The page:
Download speed depends on the speed of both your and the other computer's Internet connection. For Web pages, it also depends on how they are written. Web programmers can use various techniques to make their pages download faster.
DTR refers to the speed of transfer between any two devices; for example, a computer and a printer, or a CD-ROM drive and a hard drive. It depends on the technical characteristics of the devices and the way they are connected.
Download rates are measured in megabits per second (Mbps) for broadband connections, or kilobits per second (Kbps) for dial-up, modem connections. Transfer rates are measured in bits per second (bps), or for devices such as DVD-drives in gigabytes per second (GB/sec).
Advertised speeds are rarely, if ever, possible to achieve. For downloading, they vary hugely depending on how far you live from your service provider and other factors. For transfer rates, especially those involving hard disks, they depend on how big a file is and where it is on the disk.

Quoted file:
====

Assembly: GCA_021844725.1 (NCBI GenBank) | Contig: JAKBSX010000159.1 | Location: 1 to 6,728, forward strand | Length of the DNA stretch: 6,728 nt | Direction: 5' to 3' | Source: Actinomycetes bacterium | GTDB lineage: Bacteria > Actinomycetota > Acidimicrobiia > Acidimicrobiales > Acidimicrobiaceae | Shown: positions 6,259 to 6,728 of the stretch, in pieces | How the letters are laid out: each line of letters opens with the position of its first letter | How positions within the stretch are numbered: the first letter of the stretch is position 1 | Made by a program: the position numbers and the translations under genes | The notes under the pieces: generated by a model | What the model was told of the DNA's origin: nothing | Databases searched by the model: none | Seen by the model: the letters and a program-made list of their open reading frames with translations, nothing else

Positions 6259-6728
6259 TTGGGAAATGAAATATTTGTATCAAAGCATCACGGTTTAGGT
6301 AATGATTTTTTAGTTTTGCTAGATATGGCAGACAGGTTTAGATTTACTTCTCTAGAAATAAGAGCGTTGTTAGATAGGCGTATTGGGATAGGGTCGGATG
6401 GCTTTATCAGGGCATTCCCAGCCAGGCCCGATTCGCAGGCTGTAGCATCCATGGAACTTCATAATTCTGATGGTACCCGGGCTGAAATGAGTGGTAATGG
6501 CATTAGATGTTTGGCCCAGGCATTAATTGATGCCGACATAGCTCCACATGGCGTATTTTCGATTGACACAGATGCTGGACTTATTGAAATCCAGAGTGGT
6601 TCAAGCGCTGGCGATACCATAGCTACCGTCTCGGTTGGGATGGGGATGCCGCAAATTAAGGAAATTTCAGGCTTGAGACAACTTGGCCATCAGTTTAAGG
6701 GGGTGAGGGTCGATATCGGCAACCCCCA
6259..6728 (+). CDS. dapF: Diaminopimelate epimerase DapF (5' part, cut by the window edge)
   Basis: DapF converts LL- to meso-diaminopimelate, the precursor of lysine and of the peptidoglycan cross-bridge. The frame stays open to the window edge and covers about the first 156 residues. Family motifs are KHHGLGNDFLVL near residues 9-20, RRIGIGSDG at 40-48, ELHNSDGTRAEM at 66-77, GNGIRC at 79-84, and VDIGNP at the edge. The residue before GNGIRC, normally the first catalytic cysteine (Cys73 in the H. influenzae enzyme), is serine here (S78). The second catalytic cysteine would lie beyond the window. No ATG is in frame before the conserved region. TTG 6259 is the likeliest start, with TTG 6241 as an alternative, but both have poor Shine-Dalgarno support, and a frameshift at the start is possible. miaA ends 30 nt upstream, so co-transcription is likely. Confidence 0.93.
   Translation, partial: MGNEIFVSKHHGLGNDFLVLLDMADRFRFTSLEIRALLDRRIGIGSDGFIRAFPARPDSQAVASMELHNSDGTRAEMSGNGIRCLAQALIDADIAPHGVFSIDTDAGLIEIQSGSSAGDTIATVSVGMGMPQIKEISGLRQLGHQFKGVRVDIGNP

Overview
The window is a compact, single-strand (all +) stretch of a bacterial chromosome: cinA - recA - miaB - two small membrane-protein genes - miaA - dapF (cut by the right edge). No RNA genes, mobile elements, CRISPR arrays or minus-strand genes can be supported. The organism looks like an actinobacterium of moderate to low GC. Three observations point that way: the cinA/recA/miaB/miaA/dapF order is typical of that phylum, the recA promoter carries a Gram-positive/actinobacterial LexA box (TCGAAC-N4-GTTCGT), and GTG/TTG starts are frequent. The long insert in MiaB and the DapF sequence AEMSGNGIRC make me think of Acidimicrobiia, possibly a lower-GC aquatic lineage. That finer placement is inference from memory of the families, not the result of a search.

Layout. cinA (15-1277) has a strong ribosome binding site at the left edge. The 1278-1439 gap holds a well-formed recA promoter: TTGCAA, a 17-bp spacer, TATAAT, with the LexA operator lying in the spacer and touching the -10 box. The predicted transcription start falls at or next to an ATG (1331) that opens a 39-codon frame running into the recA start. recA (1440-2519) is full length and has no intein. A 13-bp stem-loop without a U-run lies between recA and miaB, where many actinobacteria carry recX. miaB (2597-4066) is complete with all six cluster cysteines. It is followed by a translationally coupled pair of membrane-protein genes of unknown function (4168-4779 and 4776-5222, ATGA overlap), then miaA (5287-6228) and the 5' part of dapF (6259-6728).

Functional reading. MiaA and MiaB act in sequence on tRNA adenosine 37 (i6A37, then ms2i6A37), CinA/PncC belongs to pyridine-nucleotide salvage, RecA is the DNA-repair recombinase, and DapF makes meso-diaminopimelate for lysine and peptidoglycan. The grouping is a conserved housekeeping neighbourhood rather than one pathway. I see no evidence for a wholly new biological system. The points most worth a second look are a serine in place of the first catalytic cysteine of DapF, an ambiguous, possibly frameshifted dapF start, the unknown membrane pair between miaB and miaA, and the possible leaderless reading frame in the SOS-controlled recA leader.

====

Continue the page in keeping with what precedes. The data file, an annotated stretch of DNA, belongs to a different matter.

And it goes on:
Speaking as someone that has had Hughesnet for over 11 years .....
Speeds on many beams and Gateways may not reach "maximum" advertised speeds.
Keep in mind that those speeds are "up to" maximum speeds under ideal conditions.
Even during the late night hours many users will be using a download manager to get larger file downloads with their computers unattended.
It looks like each Gateway facility is tasked with the traffic from 4 beams and those four will not necessarily be geographically adjacently located.
Also at this time Microsoft is spewing out Windows 10, not only to those users that have "reserved" it but also to users of Win7/8/8.1
In the aggregate that is a lot of traffic on a "shared resource".
Here is map I have been assembling (work in process) that will show just how widely scattered beam location to gateway is.
You simply can't expect to have max advertised speeds very often ... that is the reality ......